The Insurance Regulatory and Development Authority of India (“IRDAI”) has a statutory duty to regulate, promote and ensure orderly growth of the insurance business and reinsurance business in India. Based on the IRDAI’s initiative to promulgate consolidated and principle-based regulations to govern the insurance industry, the Life Insurance Council and General Insurance Council (representative bodies of life and general insurers, respectively) constituted the Regulation Review Committee (“RRC”) to review the entire insurance regulatory framework and recommend principle-based regulations.

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New SEBI FPI Beneficial Owner Disclosure Norms

Introduction:

The Foreign Portfolio Investor (“FPI”) regime is a foreign investments’ entry route in India, whereby FPIs can invest in Indian securities, subject to compliance with India’s foreign exchange control laws and the regulatory framework issued by the Securities and Exchange Board of India (“SEBI”). As part of the Know Your Customer (“KYC”) process for FPI registration, identification and verification of Beneficial Owner(s) (“BO”) is required to be undertaken as per Rule 9 of the Prevention of Money Laundering (Maintenance of records) Rules, 2005 (“PMLR”),[1] which is a part of the Indian AML/ CFT legal framework.

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India-Korea: Building Blocks for $50-Billion Bilateral Trade by 2030 & Other Investments

While the Korean Wave or ‘Hallyu’, referring to the global popularity (including India) of K everything may seem like a recent phenomenon, the year 2024 marks the 51st anniversary of diplomatic relations between the two countries. According to the India Brand Equity Foundation, bilateral trade between India and Korea grew by 21.46% to $27.8 billion in 2022-23. South Korea is one of India’s largest Foreign Direct Investment (“FDI”) contributors, having invested $5.78 billion in key sectors such as metallurgy, automobiles, and electronics from April 2000 to December 2023.[1] With continuing and strengthening economic ties, both countries continue to remain bullish with the aim to reach $50 billion in bilateral trade by 2030.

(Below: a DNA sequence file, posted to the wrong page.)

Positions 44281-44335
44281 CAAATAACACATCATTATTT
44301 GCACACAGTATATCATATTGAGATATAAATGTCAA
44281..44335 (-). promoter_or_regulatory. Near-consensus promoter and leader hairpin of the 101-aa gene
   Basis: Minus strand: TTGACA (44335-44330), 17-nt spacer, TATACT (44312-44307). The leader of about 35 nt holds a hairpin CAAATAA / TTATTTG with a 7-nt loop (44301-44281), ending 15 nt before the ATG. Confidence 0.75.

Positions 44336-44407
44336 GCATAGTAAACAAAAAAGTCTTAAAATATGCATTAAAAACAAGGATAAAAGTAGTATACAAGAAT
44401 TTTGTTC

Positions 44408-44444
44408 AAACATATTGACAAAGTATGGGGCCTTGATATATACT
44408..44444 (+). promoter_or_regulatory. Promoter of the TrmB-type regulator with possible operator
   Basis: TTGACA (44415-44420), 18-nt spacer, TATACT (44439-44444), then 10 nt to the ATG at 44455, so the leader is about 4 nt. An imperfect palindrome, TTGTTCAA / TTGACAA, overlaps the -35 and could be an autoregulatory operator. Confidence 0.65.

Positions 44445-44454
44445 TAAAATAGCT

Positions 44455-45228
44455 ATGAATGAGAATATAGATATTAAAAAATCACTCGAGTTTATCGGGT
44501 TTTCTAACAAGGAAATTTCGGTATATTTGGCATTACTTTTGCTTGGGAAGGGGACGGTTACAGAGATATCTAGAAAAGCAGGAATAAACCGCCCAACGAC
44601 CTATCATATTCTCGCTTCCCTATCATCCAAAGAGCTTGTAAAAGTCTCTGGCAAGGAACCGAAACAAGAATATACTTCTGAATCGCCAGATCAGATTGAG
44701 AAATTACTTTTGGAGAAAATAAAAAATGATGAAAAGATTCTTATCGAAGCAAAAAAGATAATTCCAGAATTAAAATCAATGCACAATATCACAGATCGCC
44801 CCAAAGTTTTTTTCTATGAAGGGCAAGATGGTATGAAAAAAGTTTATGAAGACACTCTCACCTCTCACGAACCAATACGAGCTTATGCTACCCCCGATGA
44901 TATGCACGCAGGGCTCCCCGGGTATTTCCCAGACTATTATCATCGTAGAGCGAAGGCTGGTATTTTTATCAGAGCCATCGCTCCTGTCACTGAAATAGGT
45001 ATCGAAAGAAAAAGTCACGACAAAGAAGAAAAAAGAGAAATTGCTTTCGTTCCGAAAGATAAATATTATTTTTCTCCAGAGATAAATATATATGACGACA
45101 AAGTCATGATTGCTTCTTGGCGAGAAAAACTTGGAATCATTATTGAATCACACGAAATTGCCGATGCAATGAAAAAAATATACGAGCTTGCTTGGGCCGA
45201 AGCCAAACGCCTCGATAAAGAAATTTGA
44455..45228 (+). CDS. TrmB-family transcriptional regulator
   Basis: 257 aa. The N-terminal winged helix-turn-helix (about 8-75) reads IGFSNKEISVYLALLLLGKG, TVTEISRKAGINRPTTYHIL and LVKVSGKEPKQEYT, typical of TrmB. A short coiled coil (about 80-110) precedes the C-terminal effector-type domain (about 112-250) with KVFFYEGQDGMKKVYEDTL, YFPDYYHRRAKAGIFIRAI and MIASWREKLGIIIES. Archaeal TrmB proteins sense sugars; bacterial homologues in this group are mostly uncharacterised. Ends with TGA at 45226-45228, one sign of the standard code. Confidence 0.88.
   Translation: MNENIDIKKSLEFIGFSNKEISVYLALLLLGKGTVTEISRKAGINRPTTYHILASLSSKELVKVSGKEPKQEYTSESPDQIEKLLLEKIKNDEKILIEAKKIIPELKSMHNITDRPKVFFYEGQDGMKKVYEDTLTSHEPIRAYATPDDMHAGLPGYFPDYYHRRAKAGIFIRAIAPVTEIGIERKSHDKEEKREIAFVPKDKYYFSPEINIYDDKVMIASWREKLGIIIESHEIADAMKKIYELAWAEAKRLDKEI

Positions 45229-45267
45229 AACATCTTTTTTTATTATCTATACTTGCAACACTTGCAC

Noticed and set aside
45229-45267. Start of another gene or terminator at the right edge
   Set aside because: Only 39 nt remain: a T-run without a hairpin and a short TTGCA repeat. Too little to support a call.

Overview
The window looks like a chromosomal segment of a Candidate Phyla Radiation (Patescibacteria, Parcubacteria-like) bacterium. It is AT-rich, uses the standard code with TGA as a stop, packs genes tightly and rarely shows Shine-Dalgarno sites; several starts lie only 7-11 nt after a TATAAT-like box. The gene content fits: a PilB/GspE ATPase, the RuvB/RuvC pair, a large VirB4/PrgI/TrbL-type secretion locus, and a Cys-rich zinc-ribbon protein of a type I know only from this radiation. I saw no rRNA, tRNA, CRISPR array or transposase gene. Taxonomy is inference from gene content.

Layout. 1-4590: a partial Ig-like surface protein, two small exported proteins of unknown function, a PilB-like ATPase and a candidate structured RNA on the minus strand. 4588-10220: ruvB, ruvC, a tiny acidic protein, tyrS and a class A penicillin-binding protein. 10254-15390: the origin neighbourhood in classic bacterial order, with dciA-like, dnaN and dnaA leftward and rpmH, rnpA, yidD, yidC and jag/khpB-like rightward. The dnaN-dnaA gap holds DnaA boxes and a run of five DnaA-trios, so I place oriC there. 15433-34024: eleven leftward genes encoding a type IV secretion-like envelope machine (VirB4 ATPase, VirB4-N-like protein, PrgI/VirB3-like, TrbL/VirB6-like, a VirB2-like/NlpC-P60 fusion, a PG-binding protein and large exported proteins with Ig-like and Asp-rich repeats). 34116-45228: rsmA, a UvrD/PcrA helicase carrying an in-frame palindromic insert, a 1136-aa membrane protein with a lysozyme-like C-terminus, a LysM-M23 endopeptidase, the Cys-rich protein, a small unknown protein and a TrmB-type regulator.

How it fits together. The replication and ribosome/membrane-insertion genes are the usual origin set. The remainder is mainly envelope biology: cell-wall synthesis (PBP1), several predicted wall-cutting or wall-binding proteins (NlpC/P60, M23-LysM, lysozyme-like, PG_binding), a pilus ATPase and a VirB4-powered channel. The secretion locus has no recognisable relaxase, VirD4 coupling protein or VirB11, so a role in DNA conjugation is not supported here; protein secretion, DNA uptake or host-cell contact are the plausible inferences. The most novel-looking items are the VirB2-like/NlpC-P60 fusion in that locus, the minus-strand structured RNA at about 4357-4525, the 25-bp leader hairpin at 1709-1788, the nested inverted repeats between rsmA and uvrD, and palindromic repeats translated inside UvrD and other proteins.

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The “Ordinary Course of Business” exception in preferential transactions – Deciphering the interpretation methodology

Blog Post:

The concept of avoidance of preferential transactions under Section 43 of the Insolvency & Bankruptcy Code, 2016 (“Code”), is based on the principle that insolvency is a collective scheme process and that the assets of a corporate debtor (“CD”) are distributed equitably in a liquidation scenario. During the twilight period of insolvency, paying off one creditor selectively can be disadvantageous to the interests of other stakeholders/creditors as transferring certain assets/monies diminishes the CD’s value. To reverse/avoid such preferential transactions, Section 43(1) of the Code empowers the resolution professional (“RP”) or the liquidator to approach the jurisdictional National Company Law Tribunal (“NCLT”). As per Section 43(2), a CD shall be deemed to have been given “preference” if the CD’s transfer of property benefits any creditor on account of any pre-existing debt owed by the CD and such a transfer puts the creditor into a beneficial position than it would have had the assets been distributed in a liquidation scenario. One of the two exclusions Section 43(3) lays down two exceptions from the trappings of the deeming fiction of preferential transactions one of them being “transfers made in the ordinary course of business or financial affairs of the corporate debtor or the transferee” (the “OCOB Exception”)[1].